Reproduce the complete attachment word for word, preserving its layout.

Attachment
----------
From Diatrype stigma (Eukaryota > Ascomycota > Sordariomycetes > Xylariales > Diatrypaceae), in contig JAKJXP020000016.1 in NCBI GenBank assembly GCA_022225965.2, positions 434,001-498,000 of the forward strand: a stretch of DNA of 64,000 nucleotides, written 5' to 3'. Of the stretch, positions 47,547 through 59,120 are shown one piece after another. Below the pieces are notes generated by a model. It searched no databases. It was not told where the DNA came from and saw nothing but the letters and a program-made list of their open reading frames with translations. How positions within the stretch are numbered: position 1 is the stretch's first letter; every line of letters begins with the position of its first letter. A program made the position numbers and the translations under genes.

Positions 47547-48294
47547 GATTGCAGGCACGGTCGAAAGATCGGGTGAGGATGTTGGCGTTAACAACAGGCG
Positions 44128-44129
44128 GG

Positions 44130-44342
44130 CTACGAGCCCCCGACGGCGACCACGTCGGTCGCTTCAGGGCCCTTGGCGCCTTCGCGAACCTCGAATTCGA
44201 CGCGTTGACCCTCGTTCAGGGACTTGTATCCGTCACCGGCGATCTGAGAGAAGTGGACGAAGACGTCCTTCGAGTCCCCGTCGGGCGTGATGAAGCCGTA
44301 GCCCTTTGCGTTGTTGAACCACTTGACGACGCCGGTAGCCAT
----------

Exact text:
From Diatrype stigma (Eukaryota > Ascomycota > Sordariomycetes > Xylariales > Diatrypaceae), in contig JAKJXP020000016.1 in NCBI GenBank assembly GCA_022225965.2, positions 434,001-498,000 of the forward strand: a stretch of DNA of 64,000 nucleotides, written 5' to 3'. Of the stretch, positions 47,547 through 59,120 are shown one piece after another. Below the pieces are notes generated by a model. It searched no databases. It was not told where the DNA came from and saw nothing but the letters and a program-made list of their open reading frames with translations. How positions within the stretch are numbered: position 1 is the stretch's first letter; every line of letters begins with the position of its first letter. A program made the position numbers and the translations under genes.

Positions 47547-48294
47547 GATTGCAGGCACGGTCGAAAGATCGGGTGAGGATGTTGGCGTTAACAACAGGCG
Positions 44128-44129
44128 GG

Positions 44130-44342
44130 CTACGAGCCCCCGACGGCGACCACGTCGGTCGCTTCAGGGCCCTTGGCGCCTTCGCGAACCTCGAATTCGA
44201 CGCGTTGACCCTCGTTCAGGGACTTGTATCCGTCACCGGCGATCTGAGAGAAGTGGACGAAGACGTCCTTCGAGTCCCCGTCGGGCGTGATGAAGCCGTA
44301 GCCCTTTGCGTTGTTGAACCACTTGACGACGCCGGTAGCCAT